By Chief Mike A. A. Ozekhome, SAN
I am now reacting, it appears rather late, to the death of Glanville Isetima Abibo, SAN. The reason is that I wanted to believe his transition was not true. I yearned for a situation where someone would call me up to say it was all a mere rumour. It was what in psychology, we call “delayed shock”, a state of shock that comes on at lengthy intervals after an injury or illness. It is also called “secondary shock”. Glanville’s death shocked me beyond words.
His death is hurtful and traumatic to me as a person. I had met Glanville for the first time about February, 2017. Himself, Chief Ifedayo Adedipe, SAN and my humble self, formed a troika, working together for, and defending some common clients. I met a man who was at once luminous, pleasant and unassuming; but who also wore humility like a second skin. Nothing seemed to hurt him; bother him, or strain him. His affability and geniality shone like a million stars. His friendliness was simply infectious. He laughed always, at times, with a guffaw. He expressed himself more in rib-cracking pidgin (broken) English, in the studied format of a home boy, with native intelligence. He was simply gregarious and effervescent, bubbling with the sap of life like a yam tendril in the rainy season (thank you, Chinua Achebe, “Things Fall Apart”).
Abibo had a bagfull of wisecracks and sheer wittism. “O boy, leave mata”, was his common dismissive reaction to issues that bothered or troubled us as a team.
His selflessness and generosity were nullus secondus. It was Abibo who first took me (with Adedipe, SAN), in 2018, to a restaurant on Awolowo road, Ikoyi, Lagos, to eat abula meal. “Chief, let me teach you a meal I know you probably have never eaten before. It is called abula”, he proudly announced after a court session one occasion. He was right. In all my sojourn in Yoruba land since 1975, I had never tasted abula. It has since become my favourite. The abula is a soup of Yoruba people. It is a mixture of ewedu (draw vegetable soup), obe ata (stew) and gbegiri (bean soup), all mixed together as a cocktail. This meal has since metamorphosed into a national menu in the genre of edikangikong, tuwo shinkafa, ofe onugbo, omhi saghue, efo riro, afang, egusi, ogbono, jollof rice, miyan kuka, nkwobi, etc.
And as he was want to be in generosity, Glanville picked up the entire bill for all of us. While I am stormy, Abibo is calm and tranquil. He was the soothing voice in our team, with Adedipe providing the studied leadership of experience and patience. Many a time, we had long sleepless nights, vigorously arguing, disagreeing, and finally agreeing over knotting contentious legal matters. His knowledge of the law, substantive and procedural, was breathless.
Abibo was extremely hardworking, intelligent and penetratingly analytical. His forthrightness and courageous approach to legal matters greatly endeared him to me, such that we became quite close; became friends, indeed. Abibo was classy, sartorial, urbane, debonair, avuncular and accommodating. He was simply a good human being.
To say the Nigerian Bar Association (NBA) has lost one of its very best shinning and leading lights is simply saying the obvious.
His transition is an irreplaceable loss to the people of Okrika, Rivers State and the entire legal profession.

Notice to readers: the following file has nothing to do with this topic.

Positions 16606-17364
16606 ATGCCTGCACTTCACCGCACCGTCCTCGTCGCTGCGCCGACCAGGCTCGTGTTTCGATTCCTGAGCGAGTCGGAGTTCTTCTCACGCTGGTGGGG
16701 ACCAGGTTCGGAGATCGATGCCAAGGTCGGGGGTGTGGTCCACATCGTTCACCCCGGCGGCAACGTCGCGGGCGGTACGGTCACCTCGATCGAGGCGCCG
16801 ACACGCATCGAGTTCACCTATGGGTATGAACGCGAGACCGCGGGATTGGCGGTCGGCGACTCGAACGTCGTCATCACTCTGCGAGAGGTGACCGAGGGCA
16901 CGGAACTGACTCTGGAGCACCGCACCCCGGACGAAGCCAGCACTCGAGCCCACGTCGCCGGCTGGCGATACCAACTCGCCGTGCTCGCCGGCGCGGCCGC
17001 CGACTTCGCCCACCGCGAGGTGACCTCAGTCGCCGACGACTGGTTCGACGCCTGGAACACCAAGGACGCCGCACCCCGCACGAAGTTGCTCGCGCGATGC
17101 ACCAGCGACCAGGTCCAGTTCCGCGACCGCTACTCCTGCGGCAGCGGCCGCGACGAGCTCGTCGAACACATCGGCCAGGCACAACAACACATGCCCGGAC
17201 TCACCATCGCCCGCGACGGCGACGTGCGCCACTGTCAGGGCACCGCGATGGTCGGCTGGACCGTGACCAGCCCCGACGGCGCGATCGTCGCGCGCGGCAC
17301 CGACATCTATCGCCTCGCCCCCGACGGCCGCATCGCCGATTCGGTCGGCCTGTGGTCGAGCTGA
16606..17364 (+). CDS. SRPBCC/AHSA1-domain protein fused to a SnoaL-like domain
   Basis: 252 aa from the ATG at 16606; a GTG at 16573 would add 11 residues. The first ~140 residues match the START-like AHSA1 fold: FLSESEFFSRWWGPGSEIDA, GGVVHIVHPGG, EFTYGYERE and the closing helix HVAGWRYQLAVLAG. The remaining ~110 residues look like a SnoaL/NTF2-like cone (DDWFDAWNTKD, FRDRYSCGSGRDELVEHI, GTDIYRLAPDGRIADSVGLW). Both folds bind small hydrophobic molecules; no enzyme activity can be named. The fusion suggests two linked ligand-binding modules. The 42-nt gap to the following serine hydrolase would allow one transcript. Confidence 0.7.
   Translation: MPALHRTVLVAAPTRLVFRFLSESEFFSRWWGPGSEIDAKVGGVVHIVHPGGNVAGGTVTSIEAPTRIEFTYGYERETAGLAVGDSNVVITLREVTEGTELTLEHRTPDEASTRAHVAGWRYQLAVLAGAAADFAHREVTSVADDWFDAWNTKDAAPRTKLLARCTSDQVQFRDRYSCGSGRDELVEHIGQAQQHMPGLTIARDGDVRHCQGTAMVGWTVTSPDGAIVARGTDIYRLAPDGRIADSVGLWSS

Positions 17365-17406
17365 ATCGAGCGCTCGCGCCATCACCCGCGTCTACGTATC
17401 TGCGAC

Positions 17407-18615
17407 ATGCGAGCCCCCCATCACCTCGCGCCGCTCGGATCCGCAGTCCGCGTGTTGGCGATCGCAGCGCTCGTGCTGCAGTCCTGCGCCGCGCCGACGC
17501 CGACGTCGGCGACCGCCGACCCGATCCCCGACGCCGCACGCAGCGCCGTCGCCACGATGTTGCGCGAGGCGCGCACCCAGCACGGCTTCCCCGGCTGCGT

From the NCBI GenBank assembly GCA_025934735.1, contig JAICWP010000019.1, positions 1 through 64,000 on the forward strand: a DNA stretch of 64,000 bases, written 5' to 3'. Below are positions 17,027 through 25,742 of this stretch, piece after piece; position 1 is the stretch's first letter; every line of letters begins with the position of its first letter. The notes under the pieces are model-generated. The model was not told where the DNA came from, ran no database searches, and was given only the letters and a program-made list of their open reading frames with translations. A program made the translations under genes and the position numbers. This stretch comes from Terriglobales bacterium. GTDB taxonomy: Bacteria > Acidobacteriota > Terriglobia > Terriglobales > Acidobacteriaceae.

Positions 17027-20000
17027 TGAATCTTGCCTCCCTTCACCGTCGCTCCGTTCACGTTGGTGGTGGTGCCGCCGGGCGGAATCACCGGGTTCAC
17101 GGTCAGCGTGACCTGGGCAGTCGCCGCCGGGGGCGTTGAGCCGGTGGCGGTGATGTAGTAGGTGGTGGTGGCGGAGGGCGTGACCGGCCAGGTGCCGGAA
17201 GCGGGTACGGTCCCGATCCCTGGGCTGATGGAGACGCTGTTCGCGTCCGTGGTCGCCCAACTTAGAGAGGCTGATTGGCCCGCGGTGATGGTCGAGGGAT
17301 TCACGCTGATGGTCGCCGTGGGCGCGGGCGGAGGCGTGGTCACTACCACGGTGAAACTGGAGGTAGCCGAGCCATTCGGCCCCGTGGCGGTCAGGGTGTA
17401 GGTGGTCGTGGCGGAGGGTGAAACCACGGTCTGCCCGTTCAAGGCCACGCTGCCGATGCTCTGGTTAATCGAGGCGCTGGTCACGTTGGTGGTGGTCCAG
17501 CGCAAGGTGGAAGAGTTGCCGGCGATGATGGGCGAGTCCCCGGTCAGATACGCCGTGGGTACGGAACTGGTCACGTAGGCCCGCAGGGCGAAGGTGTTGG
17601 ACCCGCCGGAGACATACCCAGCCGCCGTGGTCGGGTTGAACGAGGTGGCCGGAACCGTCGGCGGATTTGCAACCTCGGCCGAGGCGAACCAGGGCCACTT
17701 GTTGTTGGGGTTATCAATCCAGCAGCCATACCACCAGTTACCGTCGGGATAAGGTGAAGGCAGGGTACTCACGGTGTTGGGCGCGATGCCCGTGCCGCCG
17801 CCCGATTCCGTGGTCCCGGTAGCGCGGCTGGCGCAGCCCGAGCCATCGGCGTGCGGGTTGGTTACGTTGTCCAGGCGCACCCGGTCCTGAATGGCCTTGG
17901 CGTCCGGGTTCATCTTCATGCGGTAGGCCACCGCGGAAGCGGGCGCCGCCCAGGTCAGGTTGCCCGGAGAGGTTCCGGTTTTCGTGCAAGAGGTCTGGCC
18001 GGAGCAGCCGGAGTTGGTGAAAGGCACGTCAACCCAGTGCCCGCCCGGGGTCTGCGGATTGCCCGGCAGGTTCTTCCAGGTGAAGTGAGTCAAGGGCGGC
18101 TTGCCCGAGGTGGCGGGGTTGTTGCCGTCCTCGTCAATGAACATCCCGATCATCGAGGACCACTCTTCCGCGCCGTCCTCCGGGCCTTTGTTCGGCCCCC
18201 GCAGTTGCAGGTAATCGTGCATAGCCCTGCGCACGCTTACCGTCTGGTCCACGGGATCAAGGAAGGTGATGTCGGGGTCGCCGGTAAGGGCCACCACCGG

The new state-of-the-art thriving law firm edifice of this great achiever (GLANVILLE ABIBOI (SAN) & CO., which he opened only in December, 2017, is one of the best ever to spring up in Port Harcourt, the “Garden City”. The sprawling structure is located at 3, Amazing Grace Close, Opposite Trans-Amadi Garden Estate, Off Peter Odili Road, Port Harcout. And wait for it. He named it “Lucius Nwosu, SAN House”, a befitting tribute to a court room gladiator, Chief Lucius Nwosu, SAN, for mentoring him. No one could be more selfless and altruistic.
His contributions to the legal profession, humanitarian causes and young lawyers and youth mentorship can never be forgotten. They are simply inerasable.
This is the great man that the cold hands of death have snatched away. Just like that. But death itself must die one day. Said John Donne, “Death, be not proud, though some have called thee Mighty and dreadful, for thou art not so; For those whom thou think’st thou dost overthrow Die not, poor Death, nor yet canst thou kill me. From rest and sleep, which but thy pictures be, Much pleasure; then from thee much more must flow, And soonest our best men with thee do go, Rest of their bones, and soul’s delivery. Thou art slave to fate, chance, kings, and desperate men, And dost with poison, war, and sickness dwell, And poppy or charms can make us sleep as well And better than thy stroke; why swell’st thou then? One short sleep past, we wake eternally And death shall be no more; Death, thou shalt die”. Yes, death thou too shall die.
Abibo, you lived well. No doubt about that. You must therefore take consolation in the words of Bhudda, that, “even death is not to be feared by one who has lived wisely”. Death, where is thy sting? Death, thou art ashamed. Glanville, you have gone to rest at the eternal bossom of the Lord, free from the daily stress of this vain-glorious world of iniquity, vanity and futility. Yes, in the words of David Mazzuchelli, “life is stressful, dear. That’s why they say, Rest in Peace”.
My dear friend, brother, colleague and companion, REST IN PERFECT PEACE, till we meet to part no more. AMEN. For his lovely wife, children, extended family, friends, associates, and community that Abibo left behind, be consoled that he lived a fruitful life worthy of emulation. Adieu Glanville. Farewell, Isetima.
Chief Mike A.A Ozekhome, SAN, OFR, Ph.D, FCIArb, LL.D